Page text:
What is the golden hour?
In a nutshell the golden hour is the time just after sunrise and just before sunset.
What are we looking for?
The reason this light is so coveted is because of the angle of the light. As the sun drops lower on the horizon, the light coming from the sun has to travel through more of the earths atmosphere. As such it becomes more diffuse and therefore softer and more flattering for portraits. Why more flattering? The light lands evenly across the face with no harsh shadows.
Those glorious colours in the sky? That’s sunlight hitting all the rubbish that’s in our atmosphere. Space junk, atmospheric junk, all the junk.
During the summer months just before sunset and just after sunrise (this doesn’t really apply in winter, plus it’s cold, no one wants to be outside) the landscape is bathed in a warm orange glow that lasts for about an hour, sometimes longer.
What else is the golden hour good for and is it good for wedding photography?
The golden hour, or magic hour as it’s sometimes known, is a celebration of the light coming at your face! …at a very low angle. If you face the sun, everything you look at will be lit from behind. This is called back-lighting and it’s rather desirable because it firstly creates a halo around the subject, which is golden and looks ace, and secondly, it creates clear delineation between the subject and the background. Lastly, because the light is behind the subject, then the face (if you’re shooting portraits) is in perfect, evenly lit reflected light – no weird shadows, just soft loveliness.
In the space of half an hour you can achieve quite different looks and the only thing that has changed is the sun has set. Golden warmth in the evening sun, followed by a brief window to shoot with any background you choose in perfectly even light. That’s enough then, back we go to the party!
This type of lighting isn’t always desirable as it highlights all flyaway hairs, so if you’re looking for a modern, high fashion look, then you’re better off shooting at midday with clean, sharp shadows.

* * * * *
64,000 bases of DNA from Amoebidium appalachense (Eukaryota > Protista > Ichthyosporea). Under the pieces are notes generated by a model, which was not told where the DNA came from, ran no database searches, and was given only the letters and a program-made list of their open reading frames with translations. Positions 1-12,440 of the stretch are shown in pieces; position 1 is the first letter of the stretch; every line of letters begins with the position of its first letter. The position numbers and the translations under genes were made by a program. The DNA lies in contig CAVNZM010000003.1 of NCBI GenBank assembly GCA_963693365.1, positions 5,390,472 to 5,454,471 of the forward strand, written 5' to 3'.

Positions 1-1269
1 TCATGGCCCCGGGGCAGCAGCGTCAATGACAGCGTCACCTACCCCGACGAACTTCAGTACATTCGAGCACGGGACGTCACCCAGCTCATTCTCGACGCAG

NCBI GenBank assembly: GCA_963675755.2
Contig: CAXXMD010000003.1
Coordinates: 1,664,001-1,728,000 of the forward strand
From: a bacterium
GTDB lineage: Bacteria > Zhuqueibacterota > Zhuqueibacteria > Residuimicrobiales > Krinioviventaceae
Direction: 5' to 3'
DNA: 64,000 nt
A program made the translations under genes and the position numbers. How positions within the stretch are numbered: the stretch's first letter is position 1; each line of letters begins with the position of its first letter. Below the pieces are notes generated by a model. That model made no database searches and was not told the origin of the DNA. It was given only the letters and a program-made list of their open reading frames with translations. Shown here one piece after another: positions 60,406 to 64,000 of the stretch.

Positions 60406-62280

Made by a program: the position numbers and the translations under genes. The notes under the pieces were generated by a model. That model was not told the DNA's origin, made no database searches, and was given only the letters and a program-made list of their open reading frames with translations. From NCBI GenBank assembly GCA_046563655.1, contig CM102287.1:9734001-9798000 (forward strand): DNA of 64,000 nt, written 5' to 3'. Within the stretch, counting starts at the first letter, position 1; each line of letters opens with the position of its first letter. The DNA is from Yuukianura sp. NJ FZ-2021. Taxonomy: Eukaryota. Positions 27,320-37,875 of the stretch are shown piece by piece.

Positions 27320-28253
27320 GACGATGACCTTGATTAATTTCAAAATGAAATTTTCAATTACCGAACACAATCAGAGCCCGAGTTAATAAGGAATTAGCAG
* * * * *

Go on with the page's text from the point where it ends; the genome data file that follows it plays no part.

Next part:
Golden hour is when to shoot if you’re looking for dreamy, ethereal, fine art type images. Soft colours, pastel tones, fresh linen – those vibes.
This period of time is loved by many, however I’m going to throw a curve-ball as my favourite time overlaps from the fifteen minutes before the sun dips below the horizon to the fifteen minutes after the sun has set. Why you may ask, well i’ll tell ye!
The sun has dropped below the horizon which means there is no direct light landing on your face and creating odd shadows and shapes. The light comes over the curve of the earth and bends, so the scene is still light, but there’s no direct light falling on you, the subject. This period of light doesn’t last very long, but it’s brilliant because you still get a warm glow across the sky but with the added benefit that you can shoot in all directions. This is a big win because typically you want to keep the sun behind the subject, but then that limits how you can frame the shot and you may have a crappy background to contend with. No need to worry about where the best light is and maybe have to compromise on the background, the best light is all around you so you can go all in on background and composition, knowing the light will be perfect.
The other benefit is that because the window of opportunity is so narrow, you can’t physically spend ages taking couple portraits, which is typically what my clients want to avoid at all costs.
There we go, until next time!